Barenboim/WEDO at Carnegie (3): the Pastoral and the Seventh
During this cycle, Barenboim has tried to show how Beethoven’s symphonies form wholes, their themes and interests continuing throughout sections rather than being constrained in mutually exclusive movements. This is easiest in the two middle symphonies, with the Fifth unified by its motto’s transformations, and with the Sixth shaped by its programme of moods and a journey of transfiguration. In the Proms Pastoral, which I reviewed here, Barenboim brought this religious angle to the fore, giving the music the inevitability and redemptive edge of the final act of Parsifal. This time around the symphony was hobbled with technical difficulties, just as the Fourth and Eroica had been two nights earlier, but there was a power of vision to Barenboim’s direction that kept a greater focus.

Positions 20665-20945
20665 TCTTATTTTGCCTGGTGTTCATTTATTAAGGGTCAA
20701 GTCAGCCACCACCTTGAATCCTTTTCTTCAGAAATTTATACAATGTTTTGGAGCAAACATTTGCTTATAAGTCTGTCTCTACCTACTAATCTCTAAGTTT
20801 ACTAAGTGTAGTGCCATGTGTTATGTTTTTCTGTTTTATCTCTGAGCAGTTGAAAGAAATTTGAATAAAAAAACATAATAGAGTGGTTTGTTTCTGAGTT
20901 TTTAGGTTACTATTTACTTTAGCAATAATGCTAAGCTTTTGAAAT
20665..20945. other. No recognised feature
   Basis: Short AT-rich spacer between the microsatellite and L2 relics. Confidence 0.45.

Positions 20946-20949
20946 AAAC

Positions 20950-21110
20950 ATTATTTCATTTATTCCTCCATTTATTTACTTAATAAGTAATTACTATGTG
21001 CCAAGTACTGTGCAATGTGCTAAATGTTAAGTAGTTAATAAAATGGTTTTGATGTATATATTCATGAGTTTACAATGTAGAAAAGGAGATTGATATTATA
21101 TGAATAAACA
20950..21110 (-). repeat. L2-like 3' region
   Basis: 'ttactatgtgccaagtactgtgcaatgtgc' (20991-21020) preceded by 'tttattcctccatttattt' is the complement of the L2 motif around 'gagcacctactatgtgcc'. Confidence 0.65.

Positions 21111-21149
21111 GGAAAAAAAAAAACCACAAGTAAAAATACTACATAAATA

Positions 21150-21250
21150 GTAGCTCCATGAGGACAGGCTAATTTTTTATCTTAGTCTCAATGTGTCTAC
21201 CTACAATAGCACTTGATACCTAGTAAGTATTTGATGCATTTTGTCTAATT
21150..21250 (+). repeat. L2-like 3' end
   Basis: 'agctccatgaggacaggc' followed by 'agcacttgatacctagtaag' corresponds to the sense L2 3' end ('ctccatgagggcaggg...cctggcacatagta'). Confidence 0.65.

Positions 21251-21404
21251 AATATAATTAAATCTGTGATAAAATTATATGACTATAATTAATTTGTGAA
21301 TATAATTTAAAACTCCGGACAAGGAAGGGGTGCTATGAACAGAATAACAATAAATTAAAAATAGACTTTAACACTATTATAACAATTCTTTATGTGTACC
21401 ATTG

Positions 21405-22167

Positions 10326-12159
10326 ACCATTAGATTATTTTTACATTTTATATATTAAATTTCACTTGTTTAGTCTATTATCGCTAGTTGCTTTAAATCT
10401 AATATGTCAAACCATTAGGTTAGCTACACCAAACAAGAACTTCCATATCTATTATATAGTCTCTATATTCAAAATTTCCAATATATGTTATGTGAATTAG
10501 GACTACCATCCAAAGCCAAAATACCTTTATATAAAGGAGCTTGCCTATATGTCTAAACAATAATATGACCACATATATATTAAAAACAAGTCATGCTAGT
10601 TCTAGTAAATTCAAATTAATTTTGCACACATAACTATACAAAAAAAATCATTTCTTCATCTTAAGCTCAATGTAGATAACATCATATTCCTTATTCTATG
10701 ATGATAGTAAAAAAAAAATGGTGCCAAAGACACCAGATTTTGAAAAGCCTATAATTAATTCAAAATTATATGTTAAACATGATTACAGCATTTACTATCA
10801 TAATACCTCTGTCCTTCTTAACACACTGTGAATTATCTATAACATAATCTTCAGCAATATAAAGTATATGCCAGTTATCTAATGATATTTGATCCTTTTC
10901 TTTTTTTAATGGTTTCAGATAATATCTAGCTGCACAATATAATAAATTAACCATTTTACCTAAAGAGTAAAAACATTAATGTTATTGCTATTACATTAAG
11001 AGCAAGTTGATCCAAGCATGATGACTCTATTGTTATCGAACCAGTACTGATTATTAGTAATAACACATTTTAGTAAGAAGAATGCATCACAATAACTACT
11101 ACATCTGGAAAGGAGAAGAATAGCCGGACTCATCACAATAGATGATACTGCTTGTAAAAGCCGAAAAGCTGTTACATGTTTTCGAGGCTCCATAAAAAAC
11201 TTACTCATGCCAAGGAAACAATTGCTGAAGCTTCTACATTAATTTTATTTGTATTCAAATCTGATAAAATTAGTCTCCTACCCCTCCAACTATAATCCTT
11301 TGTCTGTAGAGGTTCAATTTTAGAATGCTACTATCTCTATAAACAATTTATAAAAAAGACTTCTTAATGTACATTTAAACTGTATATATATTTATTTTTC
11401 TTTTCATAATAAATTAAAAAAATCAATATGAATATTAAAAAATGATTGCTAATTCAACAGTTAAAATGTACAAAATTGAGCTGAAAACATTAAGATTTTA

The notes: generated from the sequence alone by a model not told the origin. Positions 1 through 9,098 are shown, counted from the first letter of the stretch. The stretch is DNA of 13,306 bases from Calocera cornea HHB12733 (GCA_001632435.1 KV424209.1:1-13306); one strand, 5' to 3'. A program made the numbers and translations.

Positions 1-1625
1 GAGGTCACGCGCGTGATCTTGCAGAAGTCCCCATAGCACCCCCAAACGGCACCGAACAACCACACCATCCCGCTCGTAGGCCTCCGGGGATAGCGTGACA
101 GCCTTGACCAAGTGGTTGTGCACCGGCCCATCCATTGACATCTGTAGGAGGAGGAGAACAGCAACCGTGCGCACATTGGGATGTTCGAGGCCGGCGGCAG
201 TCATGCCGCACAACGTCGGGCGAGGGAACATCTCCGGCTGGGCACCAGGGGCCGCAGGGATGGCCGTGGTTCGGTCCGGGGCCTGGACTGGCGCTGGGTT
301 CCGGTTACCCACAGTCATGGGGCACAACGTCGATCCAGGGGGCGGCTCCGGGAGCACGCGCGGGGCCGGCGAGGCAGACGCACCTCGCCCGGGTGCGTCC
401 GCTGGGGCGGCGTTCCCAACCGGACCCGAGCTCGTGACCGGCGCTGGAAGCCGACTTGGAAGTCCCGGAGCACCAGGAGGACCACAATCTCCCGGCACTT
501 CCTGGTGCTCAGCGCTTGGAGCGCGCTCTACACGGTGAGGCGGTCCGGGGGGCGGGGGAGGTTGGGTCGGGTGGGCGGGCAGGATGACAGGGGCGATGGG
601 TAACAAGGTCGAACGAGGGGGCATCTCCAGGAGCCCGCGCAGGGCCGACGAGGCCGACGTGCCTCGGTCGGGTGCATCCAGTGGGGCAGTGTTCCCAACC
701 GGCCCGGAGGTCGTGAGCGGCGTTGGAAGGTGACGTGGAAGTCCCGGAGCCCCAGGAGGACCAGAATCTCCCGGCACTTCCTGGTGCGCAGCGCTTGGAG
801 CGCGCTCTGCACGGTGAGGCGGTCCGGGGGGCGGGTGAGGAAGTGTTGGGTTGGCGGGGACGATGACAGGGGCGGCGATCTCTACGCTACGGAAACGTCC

The Pastoral required immense patience: it essentially had one climax, near the end of the final movement. The Seventh was more immediately gratifying, with Barenboim covering technical issues (narrowly conceived) with energy, phrasing, and contrapuntal detail. You can read more via Bachtrack here.